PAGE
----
NEW YORK, May 7 (Reuters) - A quick, sharp plunge in Japanese yen currency crosses in early afternoon trading may have helped spark Thursday’s broad sell-off in U.S. equity markets, a currency analyst said.
“In early afternoon, right before the stock market sell-off, euro/yen and dollar/yen were the first to move sharply lower,” said Boris Schlossberg, director for currency research at GFT in New York.
“As they tumbled and the yen spiked up, massive automatic sell orders and algorithmic trading kicked in, leading other yen-correlated markets, such as oil and equities, to piggy back and dive,” he said.
“If you combine that with the sheer volume of those positions, plus the possible glitch and images on TV of protests in Greece, you have non-stop short-selling.”
The Japanese yen is the world’s most widely used currency for funding carry trades. In these transactions, investors borrow in Japanese yen to fund purchases, or trades in other higher yielding and often riskier assets, such as oil and stocks.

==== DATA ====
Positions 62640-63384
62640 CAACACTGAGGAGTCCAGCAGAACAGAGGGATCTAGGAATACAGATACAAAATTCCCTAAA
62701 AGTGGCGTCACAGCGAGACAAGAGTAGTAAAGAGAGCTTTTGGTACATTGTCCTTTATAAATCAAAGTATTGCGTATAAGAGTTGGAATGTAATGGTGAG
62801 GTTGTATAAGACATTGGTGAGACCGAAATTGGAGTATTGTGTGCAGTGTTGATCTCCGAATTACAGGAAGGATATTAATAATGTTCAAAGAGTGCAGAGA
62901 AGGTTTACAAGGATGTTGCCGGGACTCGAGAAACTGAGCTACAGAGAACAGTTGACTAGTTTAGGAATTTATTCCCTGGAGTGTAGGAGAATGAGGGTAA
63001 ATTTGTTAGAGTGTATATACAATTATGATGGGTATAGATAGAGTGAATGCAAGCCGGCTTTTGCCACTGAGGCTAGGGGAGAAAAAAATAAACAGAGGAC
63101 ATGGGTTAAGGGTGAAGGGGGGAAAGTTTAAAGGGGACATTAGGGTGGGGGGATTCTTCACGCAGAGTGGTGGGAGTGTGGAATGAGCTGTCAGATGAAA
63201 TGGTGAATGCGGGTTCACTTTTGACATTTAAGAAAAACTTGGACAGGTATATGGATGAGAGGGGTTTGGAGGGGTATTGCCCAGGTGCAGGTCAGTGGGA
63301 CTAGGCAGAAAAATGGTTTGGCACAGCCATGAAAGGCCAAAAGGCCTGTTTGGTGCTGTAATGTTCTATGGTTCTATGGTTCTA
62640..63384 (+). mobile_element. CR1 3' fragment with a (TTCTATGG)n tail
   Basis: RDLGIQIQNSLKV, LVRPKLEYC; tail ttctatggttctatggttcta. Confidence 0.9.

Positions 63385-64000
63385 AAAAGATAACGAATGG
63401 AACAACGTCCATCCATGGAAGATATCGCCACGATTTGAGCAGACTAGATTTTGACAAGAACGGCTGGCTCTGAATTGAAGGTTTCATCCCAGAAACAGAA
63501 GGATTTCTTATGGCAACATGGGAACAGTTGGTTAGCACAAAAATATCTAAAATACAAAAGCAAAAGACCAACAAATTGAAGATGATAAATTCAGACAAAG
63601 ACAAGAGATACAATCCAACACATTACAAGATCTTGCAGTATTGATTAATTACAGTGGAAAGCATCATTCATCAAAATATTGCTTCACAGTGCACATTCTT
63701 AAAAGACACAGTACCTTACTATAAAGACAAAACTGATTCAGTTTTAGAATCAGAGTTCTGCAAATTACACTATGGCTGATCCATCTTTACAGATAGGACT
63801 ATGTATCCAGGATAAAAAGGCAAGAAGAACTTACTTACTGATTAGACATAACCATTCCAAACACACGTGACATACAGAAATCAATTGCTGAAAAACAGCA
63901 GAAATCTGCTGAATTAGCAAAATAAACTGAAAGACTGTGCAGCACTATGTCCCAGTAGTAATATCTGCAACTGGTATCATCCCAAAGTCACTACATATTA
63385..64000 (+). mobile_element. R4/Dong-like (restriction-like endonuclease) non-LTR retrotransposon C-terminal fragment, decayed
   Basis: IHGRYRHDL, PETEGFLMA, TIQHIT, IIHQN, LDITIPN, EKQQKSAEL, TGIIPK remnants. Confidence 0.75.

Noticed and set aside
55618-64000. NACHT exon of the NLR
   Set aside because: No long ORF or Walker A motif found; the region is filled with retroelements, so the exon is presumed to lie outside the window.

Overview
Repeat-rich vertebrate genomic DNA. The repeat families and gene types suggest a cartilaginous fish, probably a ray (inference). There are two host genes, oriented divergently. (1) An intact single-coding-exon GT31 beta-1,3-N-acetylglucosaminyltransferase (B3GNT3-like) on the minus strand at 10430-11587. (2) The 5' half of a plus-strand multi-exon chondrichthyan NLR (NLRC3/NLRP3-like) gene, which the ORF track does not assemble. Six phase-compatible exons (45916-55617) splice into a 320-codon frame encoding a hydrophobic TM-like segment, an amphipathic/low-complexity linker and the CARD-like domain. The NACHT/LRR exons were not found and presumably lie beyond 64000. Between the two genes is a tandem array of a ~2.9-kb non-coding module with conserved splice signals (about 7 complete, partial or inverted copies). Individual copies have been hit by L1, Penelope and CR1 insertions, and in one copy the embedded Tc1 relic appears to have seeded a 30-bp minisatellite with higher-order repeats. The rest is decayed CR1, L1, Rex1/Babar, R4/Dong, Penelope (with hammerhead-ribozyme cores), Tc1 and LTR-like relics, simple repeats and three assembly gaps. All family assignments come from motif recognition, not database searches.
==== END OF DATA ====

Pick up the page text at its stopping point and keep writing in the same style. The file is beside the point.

As carry trades grew in popularity, the correlation between moves in the Japanese yen and equities and oil prices also increased. The euro/yen pair is now considered by most traders a key indicator of risk appetite or risk aversion in markets.
On Thursday afternoon in New York, the yen was already up against most other major currencies, indicating lower risk tolerance. But gains versus the U.S. dollar started to accelerate around 1:15 p.m. (1615 GMT), followed by a spike against the euro, according to Reuters data.
One hour later — as the plunge in stocks escalated — the greenback was having its worst single-day against the yen since 1998, down more than 4 percent. The euro fell more than 6 percent. Later, both the dollar and euro pared some of their sharp declines against the yen.
On Friday, the dollar rose 0.8 percent against the yen JPY=EBS to 91.27, rallying from five-month lows at 87.95 yen hit on Thursday afternoon, according to EBS trading platform.
The euro recovered to trade 1.3 percent higher versus the Japanese currency at 115.97. On Thursday, it hit a record low of 110.49 EURJPY=EBS, according to EBS.
“When markets want to express a view in large size they do it first in the currency markets,” said Schlossberg.
“Sudden spikes in yen volatility is something people have to pay very close attention to these days,” he said.
At its lowest point on Thursday, the Dow Jones industrial average .DJI plunged 998.5 points -- the biggest ever intraday point loss -- or a fall of about 9.2 percent before recovering some ground.
The index of 30 leading stocks ended down 3.2 percent on the day at 10,520.32, with their combined market capitalization falling $123.5 billion. See FACTBOX [ID:nN06269796]. (Editing by Padraic Cassidy)